The Ipcress File actually preceded le Carre's The Spy Who Came In From The Cold. Although le Carre has been recognized as the man who elevated the spy thriller to serious literature, Len Deighton is more fun to read, at least in the WOOC(P) novels. Some critics have called him the Chandler of the spy novel. I actually think The Ipcress File is closer to one of Hammett's Op stories in which both the good and bad guys twist the scenario for their own purposes. “Harry Palmer” is a witty narrator but a fallible hero. The book is not perfect but it is memorable. I read it over 30 years ago but later gave my copy away. I am glad it and the other three WOOC(P) stories are back in print in the US.

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  • Posted September 19, 2014

    more from this reviewer

    The Ipcress File is one of those novels that, burnished by the p

    The Ipcress File is one of those novels that, burnished by the passage of time and forgetfulness, is now considered to be a classic in its genre. It was supposedly quite the trendsetter back in 1962, taking on the themes of organizational betrayal using the voice of a working-class spy who has a chip on his shoulder regarding his betters. In the cold light of reappraisal, however, it doesn’t live up to its reputation.

    The setup: a semi-unnamed civil servant/spy (referred to once as “Harry”) has to chase down the disappearances of several British defense scientists, an investigation that quickly turns into a hairball that spans half the world and sees Our Hero framed for treason. Along the way, Our Hero discomfits a number of upper-class twits, crosses paths with what we’d now call a “fixer” who works multiple sides at once, and puts the moves on his comely assistant (who happens to be as useful as she is decorative).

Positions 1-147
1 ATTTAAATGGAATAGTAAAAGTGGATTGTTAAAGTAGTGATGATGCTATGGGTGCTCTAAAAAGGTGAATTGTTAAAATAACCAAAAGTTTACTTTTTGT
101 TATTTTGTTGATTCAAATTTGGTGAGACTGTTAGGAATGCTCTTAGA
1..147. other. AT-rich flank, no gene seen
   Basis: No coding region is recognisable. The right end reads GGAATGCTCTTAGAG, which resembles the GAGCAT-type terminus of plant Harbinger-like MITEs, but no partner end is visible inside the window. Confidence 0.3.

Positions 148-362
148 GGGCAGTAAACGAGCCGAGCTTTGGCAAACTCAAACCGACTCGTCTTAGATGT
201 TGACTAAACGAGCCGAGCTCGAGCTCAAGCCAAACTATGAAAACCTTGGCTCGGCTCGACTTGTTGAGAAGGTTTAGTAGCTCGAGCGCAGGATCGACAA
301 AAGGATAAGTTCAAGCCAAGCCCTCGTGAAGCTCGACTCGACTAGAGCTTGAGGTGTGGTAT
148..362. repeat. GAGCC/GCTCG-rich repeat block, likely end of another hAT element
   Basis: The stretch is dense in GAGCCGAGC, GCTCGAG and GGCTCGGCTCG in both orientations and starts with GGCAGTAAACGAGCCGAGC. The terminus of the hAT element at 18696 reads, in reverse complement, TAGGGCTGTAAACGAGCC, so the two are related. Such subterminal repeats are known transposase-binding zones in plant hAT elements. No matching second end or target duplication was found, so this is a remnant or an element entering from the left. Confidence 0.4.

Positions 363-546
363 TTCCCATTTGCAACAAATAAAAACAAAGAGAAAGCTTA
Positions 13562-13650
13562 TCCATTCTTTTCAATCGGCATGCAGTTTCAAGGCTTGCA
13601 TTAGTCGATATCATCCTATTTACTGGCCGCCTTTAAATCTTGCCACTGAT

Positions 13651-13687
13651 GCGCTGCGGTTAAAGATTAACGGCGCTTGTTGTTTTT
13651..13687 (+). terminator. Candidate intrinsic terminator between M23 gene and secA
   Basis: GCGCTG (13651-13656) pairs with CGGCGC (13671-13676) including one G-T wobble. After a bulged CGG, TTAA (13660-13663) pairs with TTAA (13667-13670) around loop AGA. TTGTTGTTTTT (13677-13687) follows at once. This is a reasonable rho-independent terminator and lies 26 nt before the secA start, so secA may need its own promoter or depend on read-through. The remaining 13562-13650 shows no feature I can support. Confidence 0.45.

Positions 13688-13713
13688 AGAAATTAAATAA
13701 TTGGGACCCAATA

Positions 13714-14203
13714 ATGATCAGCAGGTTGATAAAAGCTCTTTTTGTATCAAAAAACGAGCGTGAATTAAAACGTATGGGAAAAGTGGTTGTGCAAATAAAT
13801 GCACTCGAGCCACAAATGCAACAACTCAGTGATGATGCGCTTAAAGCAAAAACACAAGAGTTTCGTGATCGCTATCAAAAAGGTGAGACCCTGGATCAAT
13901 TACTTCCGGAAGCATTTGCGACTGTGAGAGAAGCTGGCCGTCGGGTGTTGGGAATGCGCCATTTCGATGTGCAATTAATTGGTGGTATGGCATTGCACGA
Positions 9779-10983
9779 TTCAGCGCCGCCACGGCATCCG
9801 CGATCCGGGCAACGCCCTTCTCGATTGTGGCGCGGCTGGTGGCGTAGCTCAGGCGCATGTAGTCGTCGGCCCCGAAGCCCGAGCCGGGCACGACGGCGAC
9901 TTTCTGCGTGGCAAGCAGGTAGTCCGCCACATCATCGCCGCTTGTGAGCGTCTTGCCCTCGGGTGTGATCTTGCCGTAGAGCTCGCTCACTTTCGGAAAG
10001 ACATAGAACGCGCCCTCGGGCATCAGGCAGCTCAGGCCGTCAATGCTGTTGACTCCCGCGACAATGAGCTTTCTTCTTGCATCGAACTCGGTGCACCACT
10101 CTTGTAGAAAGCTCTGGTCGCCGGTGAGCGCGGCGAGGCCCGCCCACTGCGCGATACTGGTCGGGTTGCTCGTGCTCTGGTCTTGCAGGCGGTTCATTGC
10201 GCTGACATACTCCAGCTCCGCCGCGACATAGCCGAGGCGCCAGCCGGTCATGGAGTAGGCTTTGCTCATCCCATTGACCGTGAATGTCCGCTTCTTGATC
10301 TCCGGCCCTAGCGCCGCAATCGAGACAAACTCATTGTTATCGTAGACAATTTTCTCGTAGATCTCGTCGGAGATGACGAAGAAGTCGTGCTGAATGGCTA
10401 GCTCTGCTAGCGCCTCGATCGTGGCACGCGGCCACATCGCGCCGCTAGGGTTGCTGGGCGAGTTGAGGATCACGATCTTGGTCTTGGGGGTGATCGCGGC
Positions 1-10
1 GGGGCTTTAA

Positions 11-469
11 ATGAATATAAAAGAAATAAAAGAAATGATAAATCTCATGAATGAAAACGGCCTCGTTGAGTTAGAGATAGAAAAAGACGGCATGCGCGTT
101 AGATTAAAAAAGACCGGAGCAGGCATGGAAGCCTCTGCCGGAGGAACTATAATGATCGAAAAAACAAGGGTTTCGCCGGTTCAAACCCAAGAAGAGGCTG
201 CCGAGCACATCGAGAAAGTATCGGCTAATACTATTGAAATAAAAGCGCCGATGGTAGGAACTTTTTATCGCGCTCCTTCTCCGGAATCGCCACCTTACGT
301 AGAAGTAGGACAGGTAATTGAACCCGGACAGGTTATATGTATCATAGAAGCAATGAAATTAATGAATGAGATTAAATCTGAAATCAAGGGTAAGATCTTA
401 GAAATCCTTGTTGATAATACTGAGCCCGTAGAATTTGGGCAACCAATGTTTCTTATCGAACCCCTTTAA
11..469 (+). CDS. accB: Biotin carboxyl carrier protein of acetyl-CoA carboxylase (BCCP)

Deighton was never a spy, but rather a 1950s illustrator and ad man. As a result, his settings and descriptions of characters are more involved and painterly than is usually the case; you’ll never want for knowing what his cast and sets look like. The dialog is very of-the-moment, and Our Hero has a smart mouth on him. This is the good part.

    The not-so-good? This was Deighton’s first novel – the one that launched him into the top ranks of spy- and war-thriller writers – and it shows. The plot wanders off into side streets and gets distracted by shiny things, usually with no real urgency behind it. A long detour to a Pacific atoll destined to be an American atomic testing site feels more like a bid to grab onto a trendy exotic setting (as it would’ve been back then) rather than something that actually needed to happen there. For something billed as a thriller, there are (as usual for thrillers of the period) remarkably few thrills, while the spycraft, atmosphere and intrigue aren’t up to LeCarre standards. Even Our Hero’s relentless smart-assery wears after a while. One further caution, especially for American readers: if you’re not deeply steeped in late-1950s/early-1960s British popular culture, you’re going to be reading this with Wikipedia permanently open by your side. All these issues together left me wondering one thing upon re-reading this novel after [mumble] years: Is that it? This is the “classic” spy novel? Really?

    These days, our reactions to the novel The Ipcress File are most likely colored by the classic film The Ipcress File and Michael Caine’s emblematic star turn as Harry Palmer. This may be a case of the film being better than the book that inspired it. If you choose to read The Ipcress File today, especially if you’re drunk deeply from the well of LeCarre, be prepared to be let down. It’s like taking a time machine ride and instead of attending the Battle of Gettysburg or MLK’s “I Have a Dream” speech, you wind up at a dinner party with Millard Fillmore. Interesting, no doubt, but not at all what you were hoping for.